Though severe and fatalistic, Gómez Dávila’s writing never reached Maistre’s blank misanthropy. And for all of its fulminating against progress, Gómez Dávila’s aristocratic ideal was every bit as utopian, countercultural, and impractical as that of any tenured radical or commune dweller. In his later life, Gómez Dávila would be offered political appointments on more than one occasion, first in 1958 as an adviser to President Alberto Lleras Camargo and again in 1974 as ambassador to the United Kingdom. To his credit, he turned down both.
His refusal to act in workaday politics carried over into his reluctance to publish any of his writing. With coaxing from family and friends he published private, limited editions of his aphorisms in 1954, simply titled Notas, and a collection of longer pieces, Textos, in 1959. Only in 1977 did he publish the more extravagantly christened collection Escolios a un Texto Implícito (Scholia on the Margin of an Implicit Text), whose title set the pattern for subsequent publications in 1986 and 1992.The small print runs and dry packaging ensured that very few people would take interest in discovering the salacious contents contained therein.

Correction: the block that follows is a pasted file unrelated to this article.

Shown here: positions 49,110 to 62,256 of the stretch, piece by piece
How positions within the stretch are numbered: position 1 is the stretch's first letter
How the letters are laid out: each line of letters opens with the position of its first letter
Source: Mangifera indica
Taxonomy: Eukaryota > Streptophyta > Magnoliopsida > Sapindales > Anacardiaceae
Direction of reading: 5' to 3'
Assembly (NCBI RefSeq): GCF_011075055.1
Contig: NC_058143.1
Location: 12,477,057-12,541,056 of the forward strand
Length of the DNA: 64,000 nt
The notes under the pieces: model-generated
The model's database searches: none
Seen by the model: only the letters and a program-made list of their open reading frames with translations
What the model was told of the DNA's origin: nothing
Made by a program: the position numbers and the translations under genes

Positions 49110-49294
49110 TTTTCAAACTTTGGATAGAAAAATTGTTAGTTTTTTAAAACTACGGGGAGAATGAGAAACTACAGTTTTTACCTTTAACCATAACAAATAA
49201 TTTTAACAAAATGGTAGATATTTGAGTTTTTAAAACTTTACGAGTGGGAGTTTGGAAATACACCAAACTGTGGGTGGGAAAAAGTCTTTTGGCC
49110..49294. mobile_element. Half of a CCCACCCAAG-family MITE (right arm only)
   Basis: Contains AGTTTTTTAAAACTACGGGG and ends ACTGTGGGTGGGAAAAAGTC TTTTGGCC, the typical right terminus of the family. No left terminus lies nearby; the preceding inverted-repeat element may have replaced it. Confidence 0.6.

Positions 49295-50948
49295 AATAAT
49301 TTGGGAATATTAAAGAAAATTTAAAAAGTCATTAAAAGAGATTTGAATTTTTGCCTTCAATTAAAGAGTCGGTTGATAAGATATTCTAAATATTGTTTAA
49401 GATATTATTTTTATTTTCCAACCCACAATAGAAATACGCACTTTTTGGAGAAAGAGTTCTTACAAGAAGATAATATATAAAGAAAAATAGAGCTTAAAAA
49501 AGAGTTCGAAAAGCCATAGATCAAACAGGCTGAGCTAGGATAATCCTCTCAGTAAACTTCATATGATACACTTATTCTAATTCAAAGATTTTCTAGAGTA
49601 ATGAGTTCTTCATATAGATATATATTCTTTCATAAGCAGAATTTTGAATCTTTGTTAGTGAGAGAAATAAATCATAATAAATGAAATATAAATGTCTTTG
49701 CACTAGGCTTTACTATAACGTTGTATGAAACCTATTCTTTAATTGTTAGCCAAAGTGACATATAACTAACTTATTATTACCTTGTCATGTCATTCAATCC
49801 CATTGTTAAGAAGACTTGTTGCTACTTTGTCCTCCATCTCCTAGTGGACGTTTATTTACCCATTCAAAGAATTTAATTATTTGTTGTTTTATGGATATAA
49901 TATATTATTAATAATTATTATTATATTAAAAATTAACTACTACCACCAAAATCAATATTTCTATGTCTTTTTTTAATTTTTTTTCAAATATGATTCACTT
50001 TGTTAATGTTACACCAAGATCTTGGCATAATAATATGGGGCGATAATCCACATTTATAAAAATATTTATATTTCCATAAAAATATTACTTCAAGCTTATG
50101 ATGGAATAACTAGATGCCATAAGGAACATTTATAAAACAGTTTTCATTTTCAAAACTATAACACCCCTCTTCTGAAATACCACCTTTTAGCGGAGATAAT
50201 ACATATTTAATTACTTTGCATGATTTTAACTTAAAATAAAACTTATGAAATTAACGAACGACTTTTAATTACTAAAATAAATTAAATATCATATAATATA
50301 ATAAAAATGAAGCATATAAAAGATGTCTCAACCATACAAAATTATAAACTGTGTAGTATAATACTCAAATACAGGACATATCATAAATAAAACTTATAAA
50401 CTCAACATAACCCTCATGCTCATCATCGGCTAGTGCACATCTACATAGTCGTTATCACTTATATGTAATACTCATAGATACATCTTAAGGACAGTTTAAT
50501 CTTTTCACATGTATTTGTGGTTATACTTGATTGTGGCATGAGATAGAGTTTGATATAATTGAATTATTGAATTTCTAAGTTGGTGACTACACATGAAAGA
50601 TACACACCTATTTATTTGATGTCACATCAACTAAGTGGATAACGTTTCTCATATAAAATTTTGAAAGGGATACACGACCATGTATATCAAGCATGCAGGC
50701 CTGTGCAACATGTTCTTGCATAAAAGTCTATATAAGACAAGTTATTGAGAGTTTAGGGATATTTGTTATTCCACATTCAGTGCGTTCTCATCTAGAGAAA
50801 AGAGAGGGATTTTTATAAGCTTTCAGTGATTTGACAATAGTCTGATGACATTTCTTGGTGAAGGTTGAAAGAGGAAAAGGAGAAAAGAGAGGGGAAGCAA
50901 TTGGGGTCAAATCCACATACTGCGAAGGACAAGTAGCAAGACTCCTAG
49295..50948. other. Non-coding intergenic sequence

Near the end of his days, however, Gómez Dávila started to attract attention outside of his immediate circle, even outside his own country—predominantly in Germany, where conservative writers like Botho Strauss, Martin Mosebach, and their elder statesman Ernst Jünger took interest in his works. This soon gave way to translations and mass publication in Germany, France, and Italy. His presence in his native Colombia remains faint, though his books have been brought back into print with the support of his daughter, and Gabriel García Márquez is rumored to have said that he would gladly think like Gómez Dávila, were he not already a communist.